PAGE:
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Alex Carnevale

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Ethan Peterson

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Driver's Manual


Mr. Mercedes
creator David E. Kelley

Retired detective Bill Hodges (Brendan Gleeson) is absolutely disgusting. In the first episode of Mr. Mercedes, he starts to eat a slice of rum cake before he has even begun his lunch. This kind of cursory character-building detail is the bread and butter of Stephen King, who has written a novel on every single subject. This approach means that more talented people can adapt them at their leisure depending on when the subject becomes relevant in the contemporary social discourse.

The relevant subject in this relentlessly dull adaptation of the similarly boring source material is the dissociation of young white men from reality. A murderer named Brady Hartsfield (Harry Treadaway) works at an electronics store and has an incestuous relationship with his mother (an unrecognizable Kelly Lynch). In the first twenty minutes of Mr. Mercedes, Brady has run over a bunch of job-seekers lining up for an employment fair, gawked at his mother's ample cleavage, and been dressed-down by his not-so-inspirational manager.

Without meaning to, I think, King and showrunner David E. Kelley are giving some kind of bizarre justification for racism, bigotry and hatred. Even The Silence of Lambs did not go to extensive lengths to humanize the behavior of Hannibal Lecter, and god knows that was a possible direction since most of his victims were incredibly annoying.

Let me change the topic since it seems like the right moment for that. I recently attended an event seeking to explain the phenomenon of various neo-Nazi gatherings that caused some branches of the ACLU to completely abandon their principles. The panelists mostly focused on structural racism, wisely staying away from identifying the motives of the actual people involved.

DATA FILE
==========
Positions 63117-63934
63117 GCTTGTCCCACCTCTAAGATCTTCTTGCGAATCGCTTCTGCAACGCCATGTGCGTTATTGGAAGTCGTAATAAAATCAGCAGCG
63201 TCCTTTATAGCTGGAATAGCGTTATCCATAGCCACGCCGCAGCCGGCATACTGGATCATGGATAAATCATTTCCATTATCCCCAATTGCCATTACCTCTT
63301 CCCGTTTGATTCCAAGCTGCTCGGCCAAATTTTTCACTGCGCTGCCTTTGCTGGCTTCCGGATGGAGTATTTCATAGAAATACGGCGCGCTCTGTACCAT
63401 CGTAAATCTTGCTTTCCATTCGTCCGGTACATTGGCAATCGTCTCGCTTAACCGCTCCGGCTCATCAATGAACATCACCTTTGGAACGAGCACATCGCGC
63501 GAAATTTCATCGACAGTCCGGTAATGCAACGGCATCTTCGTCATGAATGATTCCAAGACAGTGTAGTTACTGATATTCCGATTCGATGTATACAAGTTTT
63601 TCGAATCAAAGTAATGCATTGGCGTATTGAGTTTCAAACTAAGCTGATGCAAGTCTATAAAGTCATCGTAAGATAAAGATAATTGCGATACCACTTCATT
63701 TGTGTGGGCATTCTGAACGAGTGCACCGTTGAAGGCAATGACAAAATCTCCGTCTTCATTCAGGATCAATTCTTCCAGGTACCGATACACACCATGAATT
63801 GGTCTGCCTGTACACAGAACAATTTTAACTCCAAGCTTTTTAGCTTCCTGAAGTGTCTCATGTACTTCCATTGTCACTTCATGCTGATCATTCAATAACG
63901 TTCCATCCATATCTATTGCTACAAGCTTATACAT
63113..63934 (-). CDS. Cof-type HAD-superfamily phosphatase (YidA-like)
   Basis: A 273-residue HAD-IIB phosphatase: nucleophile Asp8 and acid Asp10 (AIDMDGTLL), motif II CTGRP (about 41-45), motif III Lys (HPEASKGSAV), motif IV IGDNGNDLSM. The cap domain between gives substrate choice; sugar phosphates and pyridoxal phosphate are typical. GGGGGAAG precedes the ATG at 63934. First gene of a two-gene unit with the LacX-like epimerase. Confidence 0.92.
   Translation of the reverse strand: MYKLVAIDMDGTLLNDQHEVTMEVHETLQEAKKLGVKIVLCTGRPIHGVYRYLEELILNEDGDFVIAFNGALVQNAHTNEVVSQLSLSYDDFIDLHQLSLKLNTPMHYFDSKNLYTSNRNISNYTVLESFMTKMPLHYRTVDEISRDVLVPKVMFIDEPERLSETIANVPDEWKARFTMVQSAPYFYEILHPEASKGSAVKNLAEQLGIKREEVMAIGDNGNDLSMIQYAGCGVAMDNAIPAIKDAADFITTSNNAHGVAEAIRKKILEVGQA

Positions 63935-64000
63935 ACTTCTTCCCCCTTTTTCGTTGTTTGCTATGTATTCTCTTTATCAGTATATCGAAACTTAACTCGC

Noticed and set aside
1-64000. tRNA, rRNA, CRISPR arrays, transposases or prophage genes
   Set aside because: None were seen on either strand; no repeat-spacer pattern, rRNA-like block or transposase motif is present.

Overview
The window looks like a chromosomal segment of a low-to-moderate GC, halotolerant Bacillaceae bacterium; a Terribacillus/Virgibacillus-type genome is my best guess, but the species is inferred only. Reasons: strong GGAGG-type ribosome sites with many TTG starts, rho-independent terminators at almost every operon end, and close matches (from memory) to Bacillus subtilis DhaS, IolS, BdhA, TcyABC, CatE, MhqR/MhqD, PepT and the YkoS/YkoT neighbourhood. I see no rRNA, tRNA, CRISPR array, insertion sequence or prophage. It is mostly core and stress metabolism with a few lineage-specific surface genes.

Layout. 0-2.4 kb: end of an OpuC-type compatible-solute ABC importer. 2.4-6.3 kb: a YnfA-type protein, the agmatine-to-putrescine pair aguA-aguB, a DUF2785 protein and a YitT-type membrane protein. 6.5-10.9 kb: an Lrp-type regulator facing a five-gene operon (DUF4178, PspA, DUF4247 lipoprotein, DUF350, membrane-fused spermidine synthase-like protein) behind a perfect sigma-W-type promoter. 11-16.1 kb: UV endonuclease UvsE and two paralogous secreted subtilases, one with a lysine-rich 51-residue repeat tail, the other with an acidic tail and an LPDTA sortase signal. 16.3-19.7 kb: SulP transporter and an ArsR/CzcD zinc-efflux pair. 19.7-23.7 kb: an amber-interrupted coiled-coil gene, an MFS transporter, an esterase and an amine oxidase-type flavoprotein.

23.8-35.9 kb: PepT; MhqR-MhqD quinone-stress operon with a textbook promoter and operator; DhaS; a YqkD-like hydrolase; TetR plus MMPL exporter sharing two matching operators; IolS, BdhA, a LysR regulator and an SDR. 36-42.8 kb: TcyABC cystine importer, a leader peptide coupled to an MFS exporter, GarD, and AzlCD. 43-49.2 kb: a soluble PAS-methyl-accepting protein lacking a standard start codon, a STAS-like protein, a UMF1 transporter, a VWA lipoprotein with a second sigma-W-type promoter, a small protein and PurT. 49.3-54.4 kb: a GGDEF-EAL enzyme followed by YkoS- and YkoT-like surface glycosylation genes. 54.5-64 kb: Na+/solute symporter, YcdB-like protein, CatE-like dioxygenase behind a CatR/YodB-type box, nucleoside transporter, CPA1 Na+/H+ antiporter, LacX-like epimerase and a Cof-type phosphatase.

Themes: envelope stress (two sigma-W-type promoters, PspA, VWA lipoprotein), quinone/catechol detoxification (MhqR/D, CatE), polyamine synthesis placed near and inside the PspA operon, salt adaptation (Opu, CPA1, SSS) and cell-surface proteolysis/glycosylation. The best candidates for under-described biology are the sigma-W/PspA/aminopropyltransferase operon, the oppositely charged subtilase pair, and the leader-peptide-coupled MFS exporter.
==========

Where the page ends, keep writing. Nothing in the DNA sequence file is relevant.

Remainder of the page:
Why are some people full of hatred? There is no justification or excuse that will render this subject operable in the mind of a normal, non-bigoted person. Mr. Mercedes is proof of this, since there are plenty of great writers (Dennis Lehane, A.M. Homes, Sophie Owens-Bender) working on this project, and throughout this series, which is exclusive to the Direct TV channel Audience for now, nothing much is accomplished when it comes to knowing who or what Brady Hartsfield is.

Since that inquiry fails either because it is the wrong question, or because the answer is unknowable to non-sociopaths, we seek to learn what we can from Brady Hartsfield's counterpart in Mr. Mercedes. To his credit, King has always been willing to take risks with his protagonists that other writers generally eschew. Sometimes that makes those protagonists rather unlikable, rendering their stories impotent, but this is of no concern to Stephen, since there is always another novel if you are not liking the one you've got.

Gleeson really throws everything into this alcoholic, near-suicidal retiree. Hodges' general crankiness is actual charming when administered in bits and pieces, even if we acknowledge we are witnessing the slow death of a dinosaur being purged from his natural habitat. Far less forgivable is the fact that Hodges is not really much of a detective -- in fact he relies upon a teenager named Jerome (Jharrel Jerome) to fix his computer, mow his lawn, and generally discover what is relevant to the investigation. "You have to find a purpose," his good-natured neighbor Ida (Holland Taylor) tells him.

It is impossible not to read this as an oblique commentary on Brady Hartsfield, who is portrayed by one of the most talented English actors at imitating an American we have seen in some time. If we would simply give our racists some other purpose, David E. Kelley (Ally McBeal) seems to be saying, they would forget about their true nature. I don't know whether this is true, but I do know that goodwill towards those unwilling to help themselves rarely goes unpunished.

Ethan Peterson is the reviews editor of This Recording.

Reader Comments (1)

Thanks for sharing
October 7, 2017 | Unregistered Commenterfarhan khan

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